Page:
Cathy Emory | CaringBridge

Cathy Emory

First post: Jan 19, 2018 Latest post: Jun 30, 2018
My mom's dear cousin Carolyn set up this site so we can provide updates to family and friends on how she is doing. Monday, January 8th my dad called me at about 730 am after my mom had two seizures and had fallen. We went over right as KCFD was bringing her down the stairs and getting her to Saint Luke's on the Plaza (where I work in the ER and my husband Nathan works in the Neuro ICU). 

The first thing we do in the ER when someone has unexplained seizures and falls is send them right to Cat Scan (CT) to get an image of their head to determine if there is any damage to the brain. In my mom's case right away they could see a significant brain bleed. They took her back to CT to get a better image of the vessels in her brain with contrast dye. When they came back to the room, the ER doc came and showed us the scan. We could see the bleed and they pointed out she had a very small aneurysm that needed intervention. She was diagnosed with a Subarachnoid Hemorrhage (SAH).

At that point mom was still alert, but with the seizure preventative medication they gave her once she got to the ER, we had a hard time waking her up to get a baseline on her neuro status. After we had seen the bleed and knew about the aneurysm, we went upstairs to the Neuro ICU where the neurologist placed a External Ventricular Drain (EVD) in order to help drain the blood off of her brain. 

With the EVD placed, she then went to the Neurological Interventional Radiology (IR) where the brilliant Dr. Martin would place a catheter in her groin to be able to take images of the aneurysm. Once he had an idea of how small the aneurysm was, he decided he would attempt to place a coil in the aneurysm to stop it from bleeding more. 

He was successful in this attempt, placing the smallest coil he has ever placed in a patient, and quite possibly the smallest coil ever placed in an aneurysm on record. I'll attach some pictures so you can have a better idea of what this looks like. 

We were able to get back up to see her and she woke up and told us all she loved us. The best thing we could have all hoped to hear.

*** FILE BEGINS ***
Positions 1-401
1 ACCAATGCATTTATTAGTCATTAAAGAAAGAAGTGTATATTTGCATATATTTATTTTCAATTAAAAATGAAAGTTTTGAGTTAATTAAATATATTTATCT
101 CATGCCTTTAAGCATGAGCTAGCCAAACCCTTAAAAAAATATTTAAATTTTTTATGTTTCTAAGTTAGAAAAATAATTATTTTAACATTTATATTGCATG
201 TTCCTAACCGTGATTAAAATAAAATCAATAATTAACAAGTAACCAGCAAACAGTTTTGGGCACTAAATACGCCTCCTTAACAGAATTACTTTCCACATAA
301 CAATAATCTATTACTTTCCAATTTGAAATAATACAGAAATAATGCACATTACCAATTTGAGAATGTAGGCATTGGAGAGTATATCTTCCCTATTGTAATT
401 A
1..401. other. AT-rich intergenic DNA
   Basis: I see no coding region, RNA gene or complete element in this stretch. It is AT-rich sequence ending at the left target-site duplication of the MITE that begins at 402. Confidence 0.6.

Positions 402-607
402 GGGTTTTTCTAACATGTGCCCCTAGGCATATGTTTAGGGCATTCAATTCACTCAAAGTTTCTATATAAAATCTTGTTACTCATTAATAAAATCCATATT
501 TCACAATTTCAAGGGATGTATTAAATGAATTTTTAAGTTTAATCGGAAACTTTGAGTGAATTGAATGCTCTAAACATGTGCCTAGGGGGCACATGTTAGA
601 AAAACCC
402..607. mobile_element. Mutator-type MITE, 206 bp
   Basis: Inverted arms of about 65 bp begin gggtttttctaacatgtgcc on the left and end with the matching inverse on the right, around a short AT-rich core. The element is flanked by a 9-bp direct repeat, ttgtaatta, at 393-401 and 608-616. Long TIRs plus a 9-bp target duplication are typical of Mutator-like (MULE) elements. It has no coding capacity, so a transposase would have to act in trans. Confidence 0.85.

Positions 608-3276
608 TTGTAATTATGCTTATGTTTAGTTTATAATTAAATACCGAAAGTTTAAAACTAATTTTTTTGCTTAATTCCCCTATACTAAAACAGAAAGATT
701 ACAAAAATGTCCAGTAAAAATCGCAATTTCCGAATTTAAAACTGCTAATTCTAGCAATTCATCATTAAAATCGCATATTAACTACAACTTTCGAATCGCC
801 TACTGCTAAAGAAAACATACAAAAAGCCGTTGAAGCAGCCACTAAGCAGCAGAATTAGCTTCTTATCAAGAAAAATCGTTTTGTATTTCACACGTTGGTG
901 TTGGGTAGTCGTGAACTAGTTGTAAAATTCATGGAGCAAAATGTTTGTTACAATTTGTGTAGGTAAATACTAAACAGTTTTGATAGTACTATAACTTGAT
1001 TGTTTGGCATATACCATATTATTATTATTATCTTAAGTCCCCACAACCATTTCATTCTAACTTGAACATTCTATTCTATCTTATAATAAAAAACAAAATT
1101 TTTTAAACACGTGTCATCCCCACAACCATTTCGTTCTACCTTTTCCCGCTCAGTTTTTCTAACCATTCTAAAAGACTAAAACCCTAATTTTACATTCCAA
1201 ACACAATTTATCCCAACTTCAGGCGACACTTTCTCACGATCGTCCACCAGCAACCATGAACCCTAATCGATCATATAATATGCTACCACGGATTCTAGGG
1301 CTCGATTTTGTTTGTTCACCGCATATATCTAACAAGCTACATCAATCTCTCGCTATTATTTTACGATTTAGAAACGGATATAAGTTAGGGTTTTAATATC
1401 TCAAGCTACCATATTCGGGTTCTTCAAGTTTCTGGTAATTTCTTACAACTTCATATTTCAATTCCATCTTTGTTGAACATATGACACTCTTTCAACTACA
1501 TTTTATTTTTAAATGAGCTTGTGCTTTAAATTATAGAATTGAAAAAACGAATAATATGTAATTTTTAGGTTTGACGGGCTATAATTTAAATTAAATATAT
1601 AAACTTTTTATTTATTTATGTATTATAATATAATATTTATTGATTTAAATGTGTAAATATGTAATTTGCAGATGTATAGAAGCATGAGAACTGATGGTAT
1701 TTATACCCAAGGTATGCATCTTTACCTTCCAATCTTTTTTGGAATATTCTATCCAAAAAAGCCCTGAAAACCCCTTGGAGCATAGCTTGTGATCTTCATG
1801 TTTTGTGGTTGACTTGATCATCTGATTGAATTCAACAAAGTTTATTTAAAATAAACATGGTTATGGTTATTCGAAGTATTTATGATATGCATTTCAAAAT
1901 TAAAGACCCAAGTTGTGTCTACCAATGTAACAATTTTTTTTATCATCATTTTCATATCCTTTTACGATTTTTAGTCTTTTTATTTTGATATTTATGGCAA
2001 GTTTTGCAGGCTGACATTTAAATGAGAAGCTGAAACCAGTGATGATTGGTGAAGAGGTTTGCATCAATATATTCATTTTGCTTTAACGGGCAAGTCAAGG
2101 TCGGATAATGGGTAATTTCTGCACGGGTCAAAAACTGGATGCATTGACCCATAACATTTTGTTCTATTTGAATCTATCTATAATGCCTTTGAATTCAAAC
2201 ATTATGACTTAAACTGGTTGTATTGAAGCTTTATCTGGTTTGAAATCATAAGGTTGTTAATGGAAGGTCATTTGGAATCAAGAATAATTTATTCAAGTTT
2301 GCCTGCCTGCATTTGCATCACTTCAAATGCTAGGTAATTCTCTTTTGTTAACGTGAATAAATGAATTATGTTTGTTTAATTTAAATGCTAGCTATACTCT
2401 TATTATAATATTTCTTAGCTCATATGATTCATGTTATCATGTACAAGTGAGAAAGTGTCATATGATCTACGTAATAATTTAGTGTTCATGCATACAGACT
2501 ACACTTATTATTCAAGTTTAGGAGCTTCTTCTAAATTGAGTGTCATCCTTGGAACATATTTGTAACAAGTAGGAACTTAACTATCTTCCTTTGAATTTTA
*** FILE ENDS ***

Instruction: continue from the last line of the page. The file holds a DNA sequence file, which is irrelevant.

As we learned more from Dr. Martin and moms new neurologist, Dr. Yang, SAH's have a 40% chance from day 4-8 of having what are called vasospasms. This means that once the brain has started to drain off blood the vessels around the aneurysm can start to spasm and cause neuro changes, including stroke like symptoms (slurred speech, weakness, etc.). 

Day 1-3 mom looked amazing. She was walking around the unit, quickly becoming a favorite of the nurses. Day 4, the vasospam window hit and mom started getting more confused and complaining of a slight headache. They took her back down to IR and put calcium channel blocking medication directly around the aneurysm. The idea is that this will cause the spasms to lessen and give her a better chance of having less severe spasms. 

Day 5, they started putting those same calcium channel blockers directly into her EVD, causing severe headaches. But she remained neurologically stable. This is when she started saying some really great one liners. For example, she kept getting mad at the nurses and when I told her to be nice they were doing her job she smiled and said "Fine, I won't be mad, I'll get even". She has since referred to my dad as "oh he's always here, he's my old ball and chain", then she smiles at him and laughs. It has been very entertaining. 

Now we have entered the ICU Delirium phase. Because she injured her brain, they are every hour on the hour doing neuro checks to make sure she isn't having any neuro deficits. They wake her up and ask her to tell them her full name, her birthday, her age, where she is, and then two motor function tests (hold her arms palm up for 10 seconds, and hold each leg up for 5 seconds). Any changes they tell the NP and the neurologist. 

But this also makes her extremely tired and causes confusion. Currently she believes she might be on the international space station and TV shows are very realistic. It is as if she is caught in between dream and reality. 

My dad likes to explain it as the line from Peter Pan about the place between sleep and awake:  “You know that place between sleep and awake, that place where you still remember dreaming? That's where I'll always love you, Peter Pan. That's where I'll be waiting.” 

Today when I went to see her, she was fast asleep, and so was my dad. She continues to improve each day. They are challenging her EVD, meaning they are raising it to see how much fluid she is draining off. The first day they did this, she got a severe headache, but today she has been doing wonderful. She gets up to her chair for at least 4 hours a day, so she gets up and moving.

We can't thank everyone enough for their continued love and support through this hard time. And I will continue to update this sight when I can. 

***As a side note, my sister Alex does not know about any of this. She is at basic training for the military and before she left my parents decided only to get in contact with her with good news. My dad thought long and hard and when my mom was more alert and speaking with us they made the decision to contact her only if things were progressing in the wrong direction. We have no way to communicate with her other than by mail. When she returns to KC in May, we will be able to explain the events that happened while she was away. 

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